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Depression a constant presence for many closeted LGBTQ athletes

A gay swimmer on her struggles with depression and how it relates to being LGBTQ in sports.

Lauren Neidigh was featured in “Fearless,” Jeff Sheng’s photographic look at out LGBTQ athletes.
Jeff Sheng

There are certain pressures on student athletes that come with the territory.

You need to look a certain way, please your coaches and your teammates, and miss out on a lot of things in life. Sometimes you need to perform when you feel your worst, and it takes its toll.

Being a closeted athlete can make that even harder.

I’ve been lucky enough to ­meet other LGBT athletes through Outsports, Campus Pride and the Nike LGBT Summit. A lot of us have had similar experiences.

It’s scary to think that friends and family might look at you differently. It feels lonely when you don’t have anyone to relate to. When you look up to someone or depend on them, but you know they wouldn’t be OK with this part of you, it feels like nothing you do is good enough.

Coming out and figuring out who you can trust is a step in the right direction, but it’s not a complete solution to your problems. It still takes time to work through your insecurities and learn to be comfortable in your own skin.

Stepping back from practice and school isn’t usually an option. Taking even a few days off can set you a long way back. You can’t think twice about it. You just get up and do what you need to do anyways, even if you feel miserable.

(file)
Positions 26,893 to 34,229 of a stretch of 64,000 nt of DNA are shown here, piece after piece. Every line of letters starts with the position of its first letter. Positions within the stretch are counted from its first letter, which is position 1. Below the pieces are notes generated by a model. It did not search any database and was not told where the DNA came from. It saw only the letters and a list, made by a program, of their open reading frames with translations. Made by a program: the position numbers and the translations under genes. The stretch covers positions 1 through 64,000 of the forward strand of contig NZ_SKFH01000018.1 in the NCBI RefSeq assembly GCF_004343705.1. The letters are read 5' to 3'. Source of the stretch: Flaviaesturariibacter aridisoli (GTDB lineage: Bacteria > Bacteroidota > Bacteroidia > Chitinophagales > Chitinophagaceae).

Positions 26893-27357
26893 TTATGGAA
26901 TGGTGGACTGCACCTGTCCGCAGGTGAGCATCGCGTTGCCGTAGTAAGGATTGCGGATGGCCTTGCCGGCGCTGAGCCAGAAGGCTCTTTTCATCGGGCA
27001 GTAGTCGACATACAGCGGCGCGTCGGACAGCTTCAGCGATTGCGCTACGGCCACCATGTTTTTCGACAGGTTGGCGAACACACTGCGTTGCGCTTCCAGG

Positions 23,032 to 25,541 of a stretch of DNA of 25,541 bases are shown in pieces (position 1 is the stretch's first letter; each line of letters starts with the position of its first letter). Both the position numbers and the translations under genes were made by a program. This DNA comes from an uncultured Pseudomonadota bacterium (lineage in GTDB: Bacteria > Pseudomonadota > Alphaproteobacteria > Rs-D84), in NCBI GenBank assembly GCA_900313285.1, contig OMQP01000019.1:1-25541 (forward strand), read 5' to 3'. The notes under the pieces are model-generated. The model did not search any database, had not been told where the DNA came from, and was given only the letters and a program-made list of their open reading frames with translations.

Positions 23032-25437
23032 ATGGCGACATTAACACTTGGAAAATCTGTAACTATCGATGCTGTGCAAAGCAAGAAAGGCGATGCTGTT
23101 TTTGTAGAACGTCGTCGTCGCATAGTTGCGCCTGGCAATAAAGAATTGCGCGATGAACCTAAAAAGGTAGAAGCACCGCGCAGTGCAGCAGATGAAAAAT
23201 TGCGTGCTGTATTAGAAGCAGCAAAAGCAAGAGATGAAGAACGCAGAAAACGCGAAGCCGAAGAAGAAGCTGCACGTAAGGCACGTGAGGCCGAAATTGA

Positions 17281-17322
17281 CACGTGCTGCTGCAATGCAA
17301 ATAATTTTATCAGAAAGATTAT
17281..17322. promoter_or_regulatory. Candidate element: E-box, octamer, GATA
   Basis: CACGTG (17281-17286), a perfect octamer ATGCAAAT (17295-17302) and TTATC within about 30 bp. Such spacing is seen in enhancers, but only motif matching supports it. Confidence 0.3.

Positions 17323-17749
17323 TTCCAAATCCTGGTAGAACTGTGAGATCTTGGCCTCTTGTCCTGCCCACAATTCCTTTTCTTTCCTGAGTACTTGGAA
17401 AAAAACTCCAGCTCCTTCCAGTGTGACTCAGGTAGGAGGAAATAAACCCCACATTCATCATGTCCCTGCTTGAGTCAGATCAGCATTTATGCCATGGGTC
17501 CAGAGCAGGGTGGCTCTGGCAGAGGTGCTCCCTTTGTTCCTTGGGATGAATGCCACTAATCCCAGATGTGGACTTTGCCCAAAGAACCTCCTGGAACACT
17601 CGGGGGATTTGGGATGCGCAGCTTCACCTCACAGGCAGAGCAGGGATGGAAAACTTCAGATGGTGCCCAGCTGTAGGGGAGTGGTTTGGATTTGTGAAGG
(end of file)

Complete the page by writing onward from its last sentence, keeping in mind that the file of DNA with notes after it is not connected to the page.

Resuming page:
I’ve been out and happy for almost six years, but one of the hardest things I had to do to get to this point was to learn to be OK with myself and to stop caring what other people think. I struggled a lot with depression throughout my athletic career as a swimmer.

Depression is something that a lot of people won’t talk about because of the stigma around mental health issues, but it’s something that needs to be talked about because it’s so much harder to get better when you treat it like something to be ashamed of.

The hardest part of my struggle was in my early years of college swimming. I had everything I wanted and loved every second of earning my place there. But I still wasn’t happy.

As a closeted athlete I was afraid of losing the people I was closest to if they knew there was something different about me. I would hear the way they would talk about other gay athletes and thought they wouldn’t want to have anything to do with me if they knew that I was gay too.

I had enough self-esteem issues as it was. Growing up, kids in school would say I was too manly, my voice was too deep, that I looked ugly, or the way I walked was weird. I had school coaches when I was younger who said I would never accomplish anything athletic. It was enough to make me question everything I did.

Getting up every day and being around those people was extremely difficult and gave me a lot of anxiety, but I pretended not to care. I kept thinking if I pretended enough, then one day I just really wouldn’t care. I just learned to hide it well.

Throwing myself into swimming was a way to escape all of that. I moved schools a couple of times and ended up in a good place. I had coaches who were encouraging and helped me believe I could be better. My teammates were good people who made me feel like I fit in. It was nice to feel a little bit normal for a change. I kept my head down, did my work, and got to swim on scholarship at a university that I loved. I wanted that to make everything OK, but I was still struggling with who I was.

As an underclassman I was extremely depressed. I would walk into the pool and think about how lucky I was to be there, but something was still holding me back. I was working my hardest, but I wasn’t making any progress, and I got a lot of negative feedback even when I felt good about how practices went. I was in the shape of my life and should have felt proud of myself, but I was told that I wasn’t doing enough to have an elite body.